The opinion of the court was delivered by: HOLTZOFF
The plaintiffs recovered judgment in a wrongful death action brought against the United States under the Federal Tort Claims Act. In view of the fact that the accident resulting in the death of the deceased took place in Maryland, the action is governed by the Maryland wrongful death statute. A judgment was rendered awarding certain sums of money to the widow and to the children of the deceased. Each of the amounts awarded amounts to less than $ 100,000. The aggregate amount of all the damages awarded is considerably in excess of $ 100,000. The plaintiffs move that interest be added to the judgment at the rate of four per cent per annum from the date of the judgment.
The Federal Tort Claims Act, 28 U.S.C. § 2411(b), provides that on all final judgments rendered against the United States under the Federal Tort Claims Act interest shall be computed at the rate of four per cent per annum from the date of the judgment up to but not exceeding 30 days after the approval of any appropriation act providing for payment of the judgment. Under this provision of law interest is clearly payable on these judgments.
The Government, however, in opposition to the motion relies on an exception to that statute contained in 31 U.S.C. § 724a. This provision was a part of an appropriation act rather than permanent legislation, but it is understood that it has been carried in the appropriation acts from year to year. It appropriates a lump sum of money for the payment of judgments against the United States not in excess of $ 100,000 and further provides that whenever a judgment of a District Court is payable from this appropriation interest should be paid thereon only from the date of the filing of the transcript thereof in the General Accounting Office to the date of the mandate of affirmance. In this instance such a transcript has not been filed and therefore it is claimed by the Government that no interest is payable on the judgment.
The question resolves itself into this: was the judgment involved in this case for less or more than $ 100,000. If it was for more than that amount, interest is payable; if it was for less, then interest is not payable. As stated before, while each of the beneficiaries, that is, the wife and the children, received less than $ 100,000, the sum total awarded by the judgment is in excess of that amount.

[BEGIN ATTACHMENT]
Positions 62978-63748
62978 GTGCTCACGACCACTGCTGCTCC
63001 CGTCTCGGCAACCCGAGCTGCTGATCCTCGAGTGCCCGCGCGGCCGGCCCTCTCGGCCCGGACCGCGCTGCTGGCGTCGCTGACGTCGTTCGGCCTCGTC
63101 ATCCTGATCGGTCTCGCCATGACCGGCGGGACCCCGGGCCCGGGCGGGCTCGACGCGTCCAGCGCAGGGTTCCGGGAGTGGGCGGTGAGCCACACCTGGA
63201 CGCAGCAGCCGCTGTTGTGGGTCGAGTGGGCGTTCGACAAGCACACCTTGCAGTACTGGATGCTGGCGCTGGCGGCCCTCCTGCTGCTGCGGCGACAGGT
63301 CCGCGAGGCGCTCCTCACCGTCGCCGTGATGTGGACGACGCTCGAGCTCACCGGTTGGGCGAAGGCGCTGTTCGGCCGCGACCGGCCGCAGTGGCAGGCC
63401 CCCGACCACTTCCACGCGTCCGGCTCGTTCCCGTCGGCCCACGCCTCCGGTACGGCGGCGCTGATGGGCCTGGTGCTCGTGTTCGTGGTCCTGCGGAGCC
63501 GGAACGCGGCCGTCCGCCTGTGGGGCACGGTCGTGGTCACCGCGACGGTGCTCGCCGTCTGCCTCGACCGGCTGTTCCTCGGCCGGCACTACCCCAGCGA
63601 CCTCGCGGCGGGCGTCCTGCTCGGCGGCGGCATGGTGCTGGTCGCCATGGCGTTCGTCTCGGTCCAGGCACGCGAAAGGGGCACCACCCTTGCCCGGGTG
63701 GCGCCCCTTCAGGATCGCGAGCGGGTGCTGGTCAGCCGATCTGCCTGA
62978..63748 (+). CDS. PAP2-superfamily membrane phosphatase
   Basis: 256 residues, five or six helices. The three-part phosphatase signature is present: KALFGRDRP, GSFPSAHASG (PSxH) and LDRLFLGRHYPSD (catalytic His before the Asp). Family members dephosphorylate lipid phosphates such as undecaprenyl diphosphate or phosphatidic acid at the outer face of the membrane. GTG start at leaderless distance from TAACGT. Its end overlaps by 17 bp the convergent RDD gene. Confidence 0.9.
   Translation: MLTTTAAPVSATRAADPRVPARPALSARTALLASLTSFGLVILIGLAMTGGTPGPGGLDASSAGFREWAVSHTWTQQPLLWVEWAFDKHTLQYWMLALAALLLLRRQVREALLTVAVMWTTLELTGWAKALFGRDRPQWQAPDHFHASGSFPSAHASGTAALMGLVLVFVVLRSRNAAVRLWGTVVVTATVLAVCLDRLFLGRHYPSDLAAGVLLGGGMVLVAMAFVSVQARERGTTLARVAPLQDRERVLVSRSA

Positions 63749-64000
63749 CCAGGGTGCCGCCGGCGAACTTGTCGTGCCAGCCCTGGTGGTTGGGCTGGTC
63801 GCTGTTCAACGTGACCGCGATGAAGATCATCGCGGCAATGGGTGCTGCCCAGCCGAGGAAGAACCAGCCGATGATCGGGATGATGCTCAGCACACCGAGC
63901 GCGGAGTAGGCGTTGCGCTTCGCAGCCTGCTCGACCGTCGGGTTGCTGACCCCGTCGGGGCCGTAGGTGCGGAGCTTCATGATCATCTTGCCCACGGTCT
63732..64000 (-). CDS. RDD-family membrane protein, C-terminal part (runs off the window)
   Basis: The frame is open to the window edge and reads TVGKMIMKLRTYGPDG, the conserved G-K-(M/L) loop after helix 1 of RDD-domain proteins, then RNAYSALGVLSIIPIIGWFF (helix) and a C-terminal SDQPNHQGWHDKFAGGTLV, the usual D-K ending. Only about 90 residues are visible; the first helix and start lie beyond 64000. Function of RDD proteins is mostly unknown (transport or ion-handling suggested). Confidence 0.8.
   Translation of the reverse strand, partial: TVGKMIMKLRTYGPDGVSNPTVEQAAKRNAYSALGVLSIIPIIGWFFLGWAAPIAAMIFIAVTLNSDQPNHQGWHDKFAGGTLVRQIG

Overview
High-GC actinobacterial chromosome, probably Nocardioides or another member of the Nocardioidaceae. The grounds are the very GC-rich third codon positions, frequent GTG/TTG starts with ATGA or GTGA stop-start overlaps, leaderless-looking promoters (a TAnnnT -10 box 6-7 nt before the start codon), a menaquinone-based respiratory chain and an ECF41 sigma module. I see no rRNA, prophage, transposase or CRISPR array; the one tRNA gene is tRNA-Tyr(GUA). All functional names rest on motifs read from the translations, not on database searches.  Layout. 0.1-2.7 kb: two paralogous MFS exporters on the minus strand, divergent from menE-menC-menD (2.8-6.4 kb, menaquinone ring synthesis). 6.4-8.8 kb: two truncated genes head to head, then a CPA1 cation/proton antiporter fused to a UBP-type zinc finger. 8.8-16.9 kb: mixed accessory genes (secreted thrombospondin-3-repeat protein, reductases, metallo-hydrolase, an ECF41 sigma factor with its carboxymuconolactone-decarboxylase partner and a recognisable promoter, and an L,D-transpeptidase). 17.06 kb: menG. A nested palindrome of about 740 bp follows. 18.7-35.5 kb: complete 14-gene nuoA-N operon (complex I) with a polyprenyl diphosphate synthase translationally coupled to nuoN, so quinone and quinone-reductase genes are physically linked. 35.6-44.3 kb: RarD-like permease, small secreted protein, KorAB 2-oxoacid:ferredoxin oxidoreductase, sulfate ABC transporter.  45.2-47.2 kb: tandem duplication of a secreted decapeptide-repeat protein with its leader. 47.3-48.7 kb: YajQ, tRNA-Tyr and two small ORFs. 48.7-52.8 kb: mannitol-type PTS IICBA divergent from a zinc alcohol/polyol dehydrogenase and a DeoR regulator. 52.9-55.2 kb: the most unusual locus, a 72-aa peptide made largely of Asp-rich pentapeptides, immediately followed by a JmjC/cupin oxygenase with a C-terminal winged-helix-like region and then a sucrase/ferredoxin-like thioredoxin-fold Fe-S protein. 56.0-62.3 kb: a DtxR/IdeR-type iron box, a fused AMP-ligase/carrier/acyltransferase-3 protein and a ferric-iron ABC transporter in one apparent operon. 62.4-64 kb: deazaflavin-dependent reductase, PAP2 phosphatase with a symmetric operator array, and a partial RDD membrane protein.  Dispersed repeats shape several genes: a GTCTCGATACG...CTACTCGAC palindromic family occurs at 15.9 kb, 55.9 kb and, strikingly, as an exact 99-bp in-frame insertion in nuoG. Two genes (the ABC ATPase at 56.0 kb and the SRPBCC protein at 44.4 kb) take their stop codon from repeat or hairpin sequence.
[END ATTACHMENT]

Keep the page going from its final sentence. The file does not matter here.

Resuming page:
It also follows, therefore, that only one action lies for the wrongful death of any person under the Maryland statute. That action is brought in the name of the State of Maryland. To be sure, it is brought for the benefit of dependents, but there is a single action and a single judgment, although the judgment directs payment of specific sums to the various dependents. Actually what the Court does first is to determine the total amount of damages to be awarded and then apportions that amount among the dependents. That was the process followed by the Court in this action.
It was also the process followed by Judge Thomsen of the United States District Court for the District of Maryland in another wrongful death case, State of Maryland v. Thomas, 173 F.Supp. 568. Thus, Judge Thomsen in his conclusion states that in the cause of action for the death of Mary S. Gaegler the damages are $ 37,000, which should be apportioned $ 20,000 to the surviving husband and $ 17,000 to the surviving son.
While the question is not free from doubt, nevertheless, the Court is of the opinion that the final judgment in this case must be deemed to be in excess of $ 100,000, and therefore the limitation on interest contained in 31 U.S.C. § 724a is not applicable.
Accordingly, the plaintiff's motion for the assessment of interest at four per cent from the date of the judgment is granted.
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